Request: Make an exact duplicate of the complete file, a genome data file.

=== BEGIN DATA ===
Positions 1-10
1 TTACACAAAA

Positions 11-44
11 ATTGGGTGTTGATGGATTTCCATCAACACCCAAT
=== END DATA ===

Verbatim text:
Positions 1-10
1 TTACACAAAA

Positions 11-44
11 ATTGGGTGTTGATGGATTTCCATCAACACCCAAT